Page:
Did Harvey Weinstein Force Salma Hayek to Film 'Frida' Lesbian Sex Scene? Movie Producer Responds to Actor's Claims

Harvey Weinstein responds to Salma Hayek's Frida claims
Salma Hayek attends an event at Catch LA in West Hollywood, California, on November 15. Rich Fury/Getty

After Oscar-nominated actor Salma Hayek accused Harvey Weinstein Wednesday of threatening to kill her and forcing her to film a lesbian sex scene, the disgraced movie producer is speaking out about the troubles that plagued the production of 2002's Frida.

Weinstein, through a spokesperson, said he "does not recall" making Hayek, 51, film a "gratuitous sex scene" against her will after she spurned his alleged advances. In an explosive opinion piece published by The New York Times, Hayek said she started "crying and convulsing" and "throwing up" before shooting the scene.

"Mr. Weinstein regards Salma Hayek as a first-class actress and cast her in several of his movies, among them Once Upon a Time in Mexico, Dogma, and Studio 54. He was very proud of her Best Actress Academy Award nomination for Frida and continues to support her work," Weinstein's spokesperson said in a long statement issued to Newsweek Wednesday.

"Mr. Weinstein does not recall pressuring Salma to do a gratuitous sex scene with a female co-star and he was not there for the filming. However, that was part of the story, as Frida Kahlo was bisexual and the more significant sex scene in the movie was choreographed by Ms. Hayek with Geoffrey Rush."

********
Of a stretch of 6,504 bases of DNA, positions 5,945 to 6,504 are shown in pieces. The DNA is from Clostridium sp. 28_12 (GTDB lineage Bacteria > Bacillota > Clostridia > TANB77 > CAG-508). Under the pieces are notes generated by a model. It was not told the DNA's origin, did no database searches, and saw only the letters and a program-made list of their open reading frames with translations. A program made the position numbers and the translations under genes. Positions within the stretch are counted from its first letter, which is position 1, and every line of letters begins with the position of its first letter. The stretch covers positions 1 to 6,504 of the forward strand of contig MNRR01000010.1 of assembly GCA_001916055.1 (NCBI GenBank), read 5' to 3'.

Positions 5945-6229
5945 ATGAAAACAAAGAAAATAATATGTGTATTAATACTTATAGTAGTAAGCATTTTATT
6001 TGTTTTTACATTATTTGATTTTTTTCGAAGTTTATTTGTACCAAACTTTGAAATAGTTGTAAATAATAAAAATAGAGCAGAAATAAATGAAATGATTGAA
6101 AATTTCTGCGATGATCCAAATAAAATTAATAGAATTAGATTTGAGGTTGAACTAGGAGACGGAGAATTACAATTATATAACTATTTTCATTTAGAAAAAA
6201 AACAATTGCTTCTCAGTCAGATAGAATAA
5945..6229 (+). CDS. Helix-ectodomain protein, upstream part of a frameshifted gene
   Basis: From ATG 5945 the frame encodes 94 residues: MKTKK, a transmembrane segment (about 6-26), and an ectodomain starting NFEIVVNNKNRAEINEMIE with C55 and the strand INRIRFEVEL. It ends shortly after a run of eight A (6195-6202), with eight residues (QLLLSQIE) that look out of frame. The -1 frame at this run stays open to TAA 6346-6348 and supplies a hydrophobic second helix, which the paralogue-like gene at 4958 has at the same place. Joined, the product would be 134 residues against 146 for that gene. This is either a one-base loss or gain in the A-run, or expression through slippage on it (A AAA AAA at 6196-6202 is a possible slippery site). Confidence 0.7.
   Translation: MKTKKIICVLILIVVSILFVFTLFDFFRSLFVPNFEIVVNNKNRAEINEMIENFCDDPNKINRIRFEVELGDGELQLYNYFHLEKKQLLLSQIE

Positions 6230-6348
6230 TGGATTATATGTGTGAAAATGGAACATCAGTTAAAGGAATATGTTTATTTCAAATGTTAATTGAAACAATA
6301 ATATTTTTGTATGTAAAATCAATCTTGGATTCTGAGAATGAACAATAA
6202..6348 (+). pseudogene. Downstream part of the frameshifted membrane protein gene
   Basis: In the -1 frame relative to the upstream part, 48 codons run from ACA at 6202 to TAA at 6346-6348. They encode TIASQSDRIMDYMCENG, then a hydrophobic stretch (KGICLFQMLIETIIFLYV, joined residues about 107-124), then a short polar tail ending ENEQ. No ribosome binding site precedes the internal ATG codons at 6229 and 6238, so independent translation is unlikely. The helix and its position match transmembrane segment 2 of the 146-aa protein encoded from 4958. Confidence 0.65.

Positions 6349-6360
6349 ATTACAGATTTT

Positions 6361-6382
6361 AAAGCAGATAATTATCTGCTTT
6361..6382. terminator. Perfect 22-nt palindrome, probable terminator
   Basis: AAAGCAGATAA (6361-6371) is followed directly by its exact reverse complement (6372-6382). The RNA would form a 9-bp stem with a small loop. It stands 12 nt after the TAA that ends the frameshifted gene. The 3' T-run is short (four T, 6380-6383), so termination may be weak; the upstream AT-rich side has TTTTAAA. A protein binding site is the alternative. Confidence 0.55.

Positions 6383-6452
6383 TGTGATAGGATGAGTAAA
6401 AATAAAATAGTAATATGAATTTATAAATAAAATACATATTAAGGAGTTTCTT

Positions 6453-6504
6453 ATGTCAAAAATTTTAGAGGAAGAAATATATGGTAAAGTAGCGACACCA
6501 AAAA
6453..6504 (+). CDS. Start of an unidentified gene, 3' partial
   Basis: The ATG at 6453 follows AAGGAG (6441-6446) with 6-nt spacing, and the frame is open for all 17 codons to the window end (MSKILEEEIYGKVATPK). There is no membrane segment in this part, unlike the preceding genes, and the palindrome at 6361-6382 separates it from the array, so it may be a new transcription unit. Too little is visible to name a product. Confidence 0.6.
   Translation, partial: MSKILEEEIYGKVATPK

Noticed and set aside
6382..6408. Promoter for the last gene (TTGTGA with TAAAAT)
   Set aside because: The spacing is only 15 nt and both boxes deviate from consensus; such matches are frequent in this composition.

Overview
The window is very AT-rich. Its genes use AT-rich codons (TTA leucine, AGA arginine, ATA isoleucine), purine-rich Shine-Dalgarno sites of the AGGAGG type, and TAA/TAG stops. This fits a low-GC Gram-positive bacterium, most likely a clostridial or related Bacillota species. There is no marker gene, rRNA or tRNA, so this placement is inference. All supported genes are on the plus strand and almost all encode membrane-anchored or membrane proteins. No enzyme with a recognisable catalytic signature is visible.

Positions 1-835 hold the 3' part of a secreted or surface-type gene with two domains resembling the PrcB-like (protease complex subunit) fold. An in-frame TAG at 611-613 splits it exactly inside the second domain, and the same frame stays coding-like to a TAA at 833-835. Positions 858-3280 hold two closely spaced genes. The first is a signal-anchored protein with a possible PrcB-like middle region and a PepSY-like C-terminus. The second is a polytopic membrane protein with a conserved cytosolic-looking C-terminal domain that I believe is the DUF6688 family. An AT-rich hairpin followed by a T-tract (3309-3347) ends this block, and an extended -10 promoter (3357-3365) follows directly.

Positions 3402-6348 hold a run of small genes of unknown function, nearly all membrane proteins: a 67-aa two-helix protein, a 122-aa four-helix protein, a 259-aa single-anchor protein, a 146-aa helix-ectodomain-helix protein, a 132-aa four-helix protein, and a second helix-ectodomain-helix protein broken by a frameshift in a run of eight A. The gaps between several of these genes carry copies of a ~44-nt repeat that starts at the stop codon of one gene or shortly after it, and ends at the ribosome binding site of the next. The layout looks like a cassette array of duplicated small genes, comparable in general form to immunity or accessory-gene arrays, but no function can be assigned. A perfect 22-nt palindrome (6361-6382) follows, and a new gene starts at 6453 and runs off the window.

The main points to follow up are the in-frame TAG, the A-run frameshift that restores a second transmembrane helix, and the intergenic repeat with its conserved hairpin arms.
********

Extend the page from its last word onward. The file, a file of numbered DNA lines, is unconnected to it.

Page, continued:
"All of the sexual allegations as portrayed by Salma are not accurate and others who witnessed the events have a different account of what transpired," Weinstein's rep said.

In her op-ed, Hayek, who produced Frida, the 2002 biopic about the Mexican artist Frida Kahlo, claimed that Weinstein tormented her emotionally prior to and during the production of the movie. She said she denied numerous sexual advances and incurred Weinstein's wrath as a result.

Hayek said Weinstein threatened to cast another actor in the lead role, "berated my performance," and deemed that "I was not sexy in the movie."

In response, Weinstein's spokesperson said: "While Jennifer Lopez was interested in playing Frida and at the time was a bigger star, Mr. Weinstein overruled other investors to back Salma as the lead. Miramax put up half of the money and all of the [prints and advertising]; the budget was over 12 million.

"As in most collaborative projects, there was creative friction on Frida, but it served to drive the project to perfection. The movie opened in multiple theaters and was supported by a huge advertising campaign and an enormous Academy Awards budget."

The rep also denied Hayek's claim that Weinstein distributed the movie in only two theaters, noting that Frida's Box Office Mojo page shows the film opened in five theaters during its limited-release run in October 2002 and 794 theaters for its wide release in November that year. However, Hayek's claim appears to refer to a period preceding October 2002.

Did Harvey Weinstein Force Salma Hayek to Film 'Frida' Lesbian Sex Scene? Movie Producer Responds to Actor's Claims | Culture